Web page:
It is mid of January, nearly 50 days since the reinforced fiber batons left their marks on his arm, back and leg, I sit inside his trolley in conversation with others who have made this trolley their home. Sukhdev Singh climbs into trolley, returning after taking a bath. He wears a white kurta - probably the same that took the beatings with him. He is still in towel and as he steps in, I see the mark. The evidence that the reinforced fiber baton left on his body. Instinctively my phone rises and I click.

Later that afternoon we head out towards the front of the tractor-trolley township, towards the barricades where Ravi Choudhary clicked that vital moment. After showing me the place where he and some other farmers got lathicharged Sukhdev Singh wants a photo with the security personnel. After taking the photo I ask the Rapid Action Force personnel if they recognize him. Negative. When I tell them, he is the farmer whose image went viral – some of them hesitantly declare that it was a fake photo. BJP IT cell is a powerful being!

There is a large poster carrying the image on the trolley next to Sukhdev Singh’s trolley. This is where he stands when folks ask him for a photograph. He is an ordinary individual; this photo makes him extraordinary. Standing next to the photo is when the others see the extraordinary in him. The posters travelled to various corners of Punjab on the returning trolleys. One such poster found its way on the little black gate of his home. This poster makes this ordinary village home extraordinary.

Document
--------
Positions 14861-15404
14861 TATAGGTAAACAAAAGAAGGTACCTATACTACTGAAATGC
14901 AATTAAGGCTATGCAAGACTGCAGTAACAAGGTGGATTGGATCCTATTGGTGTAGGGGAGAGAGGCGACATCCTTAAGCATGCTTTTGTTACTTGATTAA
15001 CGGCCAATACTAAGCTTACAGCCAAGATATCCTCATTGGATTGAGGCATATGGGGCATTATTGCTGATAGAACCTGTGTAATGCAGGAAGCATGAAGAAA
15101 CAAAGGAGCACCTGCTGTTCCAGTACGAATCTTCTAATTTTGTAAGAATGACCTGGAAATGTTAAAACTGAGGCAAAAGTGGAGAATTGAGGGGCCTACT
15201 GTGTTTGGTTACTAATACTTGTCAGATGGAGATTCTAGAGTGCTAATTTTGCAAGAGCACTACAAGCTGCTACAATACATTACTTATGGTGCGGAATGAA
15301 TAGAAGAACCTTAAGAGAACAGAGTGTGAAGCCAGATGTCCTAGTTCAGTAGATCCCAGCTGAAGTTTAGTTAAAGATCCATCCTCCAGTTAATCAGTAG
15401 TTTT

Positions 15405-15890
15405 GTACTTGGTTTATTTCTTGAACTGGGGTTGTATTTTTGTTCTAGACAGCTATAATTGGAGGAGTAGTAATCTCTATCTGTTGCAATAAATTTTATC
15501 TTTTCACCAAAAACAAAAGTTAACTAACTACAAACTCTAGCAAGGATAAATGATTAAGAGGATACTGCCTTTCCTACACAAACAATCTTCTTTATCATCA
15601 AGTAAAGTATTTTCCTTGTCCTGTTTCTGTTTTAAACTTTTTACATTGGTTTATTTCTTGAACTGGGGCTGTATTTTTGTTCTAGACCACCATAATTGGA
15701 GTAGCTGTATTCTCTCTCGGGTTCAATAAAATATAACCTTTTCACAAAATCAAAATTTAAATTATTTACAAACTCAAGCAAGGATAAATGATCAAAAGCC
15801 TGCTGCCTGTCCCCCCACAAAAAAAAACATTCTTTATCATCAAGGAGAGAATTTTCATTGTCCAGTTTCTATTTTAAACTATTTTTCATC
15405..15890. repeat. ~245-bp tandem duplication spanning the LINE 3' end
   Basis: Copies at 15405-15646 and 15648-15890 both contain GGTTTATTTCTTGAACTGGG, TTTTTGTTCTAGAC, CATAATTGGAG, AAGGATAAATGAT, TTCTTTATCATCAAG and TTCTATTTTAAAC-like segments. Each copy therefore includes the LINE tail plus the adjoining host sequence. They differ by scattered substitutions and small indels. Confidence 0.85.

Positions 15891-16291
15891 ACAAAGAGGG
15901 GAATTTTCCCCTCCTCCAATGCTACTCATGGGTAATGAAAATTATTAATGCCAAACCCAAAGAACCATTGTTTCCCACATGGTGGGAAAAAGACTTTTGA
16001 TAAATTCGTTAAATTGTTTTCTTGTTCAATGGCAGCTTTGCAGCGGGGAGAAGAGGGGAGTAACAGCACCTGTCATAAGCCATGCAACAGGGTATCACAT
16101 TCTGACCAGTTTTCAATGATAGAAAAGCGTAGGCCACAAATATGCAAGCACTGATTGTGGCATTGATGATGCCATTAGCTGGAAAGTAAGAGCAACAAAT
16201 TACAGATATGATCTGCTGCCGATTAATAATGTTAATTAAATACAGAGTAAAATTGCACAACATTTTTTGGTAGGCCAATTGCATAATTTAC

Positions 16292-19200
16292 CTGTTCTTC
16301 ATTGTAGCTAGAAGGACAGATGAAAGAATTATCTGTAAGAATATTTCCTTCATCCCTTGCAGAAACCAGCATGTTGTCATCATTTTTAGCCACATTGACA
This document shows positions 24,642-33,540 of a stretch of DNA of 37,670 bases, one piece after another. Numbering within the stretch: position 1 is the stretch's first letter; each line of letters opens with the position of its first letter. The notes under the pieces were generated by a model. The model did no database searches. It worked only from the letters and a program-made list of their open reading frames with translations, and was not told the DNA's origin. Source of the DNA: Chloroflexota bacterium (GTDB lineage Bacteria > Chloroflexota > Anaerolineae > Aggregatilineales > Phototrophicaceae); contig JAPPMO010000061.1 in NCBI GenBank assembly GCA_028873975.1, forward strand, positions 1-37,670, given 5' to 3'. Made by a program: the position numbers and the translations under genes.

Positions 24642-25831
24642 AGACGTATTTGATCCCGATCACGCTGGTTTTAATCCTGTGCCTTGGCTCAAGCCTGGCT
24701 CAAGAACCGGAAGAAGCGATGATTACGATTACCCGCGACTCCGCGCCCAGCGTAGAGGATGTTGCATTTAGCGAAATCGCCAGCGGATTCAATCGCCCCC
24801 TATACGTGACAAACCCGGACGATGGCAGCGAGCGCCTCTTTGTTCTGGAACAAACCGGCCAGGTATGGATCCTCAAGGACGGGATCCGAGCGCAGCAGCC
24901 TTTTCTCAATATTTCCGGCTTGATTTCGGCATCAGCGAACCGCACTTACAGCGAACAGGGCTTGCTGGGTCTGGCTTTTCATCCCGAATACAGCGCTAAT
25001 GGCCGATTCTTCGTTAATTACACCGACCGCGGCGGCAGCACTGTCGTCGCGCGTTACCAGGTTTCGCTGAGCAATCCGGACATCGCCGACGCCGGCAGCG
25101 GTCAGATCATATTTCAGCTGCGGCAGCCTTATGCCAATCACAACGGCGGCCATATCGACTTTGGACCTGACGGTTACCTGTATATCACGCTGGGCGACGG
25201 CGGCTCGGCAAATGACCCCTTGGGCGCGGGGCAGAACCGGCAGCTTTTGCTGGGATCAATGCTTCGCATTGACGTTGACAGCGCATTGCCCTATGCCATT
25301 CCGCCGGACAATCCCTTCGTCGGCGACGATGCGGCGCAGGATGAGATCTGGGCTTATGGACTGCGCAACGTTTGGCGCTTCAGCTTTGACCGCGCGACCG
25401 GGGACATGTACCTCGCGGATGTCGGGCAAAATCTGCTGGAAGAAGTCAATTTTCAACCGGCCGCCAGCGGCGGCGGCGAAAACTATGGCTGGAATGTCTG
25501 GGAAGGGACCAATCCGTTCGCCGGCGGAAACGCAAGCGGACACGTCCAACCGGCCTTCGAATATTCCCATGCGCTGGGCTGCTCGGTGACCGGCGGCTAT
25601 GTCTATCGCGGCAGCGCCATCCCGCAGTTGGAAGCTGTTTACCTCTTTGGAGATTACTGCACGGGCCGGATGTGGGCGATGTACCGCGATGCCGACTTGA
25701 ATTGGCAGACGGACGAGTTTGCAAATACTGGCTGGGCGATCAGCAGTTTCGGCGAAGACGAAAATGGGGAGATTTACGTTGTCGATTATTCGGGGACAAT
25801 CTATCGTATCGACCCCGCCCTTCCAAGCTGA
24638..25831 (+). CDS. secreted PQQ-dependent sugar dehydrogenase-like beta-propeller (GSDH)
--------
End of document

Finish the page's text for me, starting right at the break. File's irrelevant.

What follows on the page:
Six months of harsh weather, sun, rains, storms have taken toll on these posters. Very few still occupy the spaces these occupied six months back. But the more durable iron of tractor trolleys is still here - occupying the space that makes these tractor trolley townships. The number of bodies is less than there were six months back, but more durable of these minds, spirits and bodies carry on – lifeblood of these tractor trolley townships, lifeblood of resistance, lifeblood of hope.

Last evening, I called Sukhdev Singh. He was in his usual cheerful mood.

‘How’s the morcha?’

‘All is well. Sab chardhi kala.’

‘It’s been six months. How much longer?’

‘As long as it takes.’

Six months is a long time. Injuries heal. Visible signs where the stick met the flesh disappear.

Six months is a long time. Lest we forget.

#6MonthsOfFarmersProtest #kisanektamorcha #FarmerProtest